Although note that the principle of non-refoulement (or non-return) has developed under human rights law to prevent states from removing people to places where they would risk arbitrary deprivation of life, the imposition of the death penalty, torture, or cruel, inhuman or degrading treatment or punishment. See also Jane McAdam, Complementary Protection in International Refugee Law (2007).
 Opened for signature 28 July 1951, 189 UNTS 137 (entered into force 22 April 1954) (‘Refugee Convention’).
 The 1967 Protocol relating to the Status of Refugees, opened for signature 31 January 1966, 606 UNTS 267 (entered into force 4 October 1967), removed the temporal limitation of art 1A(2) (‘[a]s a result of events occurring before 1 January 1951’) and, for new contracting parties, removed the option of entering a geographical reservation (‘events occurring in Europe’) (emphasis added).
 Michelle Foster, International Refugee Law and Socio-Economic Rights: Refuge from Deprivation (2007) 6 (fn 13); see also at 238–47.
 Angela Williams, ‘Turning the Tide: Recognizing Climate Change Refugees in International Law’ (2008) 30 Law and Policy 502, 504.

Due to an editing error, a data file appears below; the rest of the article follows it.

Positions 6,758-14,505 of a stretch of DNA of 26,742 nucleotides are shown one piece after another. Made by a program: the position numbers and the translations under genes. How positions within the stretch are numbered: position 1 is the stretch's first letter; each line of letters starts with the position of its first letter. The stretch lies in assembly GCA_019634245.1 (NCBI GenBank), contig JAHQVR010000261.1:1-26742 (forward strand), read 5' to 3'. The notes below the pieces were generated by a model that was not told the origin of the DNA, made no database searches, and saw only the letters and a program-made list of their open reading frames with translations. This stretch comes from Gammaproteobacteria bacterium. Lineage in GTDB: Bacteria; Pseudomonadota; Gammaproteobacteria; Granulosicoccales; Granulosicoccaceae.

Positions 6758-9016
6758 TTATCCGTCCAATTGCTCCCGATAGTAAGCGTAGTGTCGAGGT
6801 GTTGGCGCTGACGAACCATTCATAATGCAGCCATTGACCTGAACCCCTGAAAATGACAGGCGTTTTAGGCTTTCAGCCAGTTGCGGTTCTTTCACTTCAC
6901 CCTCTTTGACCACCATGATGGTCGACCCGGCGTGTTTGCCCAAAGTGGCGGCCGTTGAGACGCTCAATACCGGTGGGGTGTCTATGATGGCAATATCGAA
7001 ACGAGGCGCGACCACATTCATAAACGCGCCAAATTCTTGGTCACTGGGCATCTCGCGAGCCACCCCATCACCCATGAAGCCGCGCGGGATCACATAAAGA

See, eg, Norman Myers, ‘Environmental Refugees in a Globally Warmed World’ (1993) 43 BioScience 752; Norman Myers, ‘Environmentally-Induced Displacements: The State of the Art’ in United Nations High Commissioner for Refugees (‘UNHCR’), Environmentally-Induced Population Displacements and Environmental Impacts resulting from Mass Migration (1996). Richard Black and Stephen Castles argued strongly against Myers’ relatively simplistic characterisation of the problem when the issue re-entered academic debate in the 1990s: Richard Black, ‘Environmental Refugees: Myth or Reality?’ (UNHCR New Issues in Refugee Research Working Paper No 34, 2001); Stephen Castles, ‘Environmental Change and Forced Migration: Making Sense of the Debate’ (UNHCR New Issues in Refugee Research Working Paper No 70, 2002). Most recently, Myers has predicted that by 2050, some 250 million people will be displaced by climate change, a figure that may have also inspired Global Humanitarian Forum’s recent report, championed by its President, Kofi Annan: see respectively Norman Myers, interview with Christian Aid (14 March 2007) cited in Rachel Baird et al, Human Tide: The Real Migration Crisis (Christian Aid Report, May 2007) 6, 48 (endnote 10); Global Humanitarian Forum, Human Impact Report: Climate Change — The Anatomy of a Silent Crisis (Global Humanitarian Forum Report, 29 May 2009) 49.
 See discussion of Environmental Change and Forced Migration Scenarios’ (‘EACH-FOR’) research in Anna Barnett, ‘Report Disperses Migration Myth’, Nature Reports Climate Change (United Kingdom) 11 June 2009, 79–80 <http://www.nature.com/climate/2009/0907/pdf/climate.2009.56.pdf> .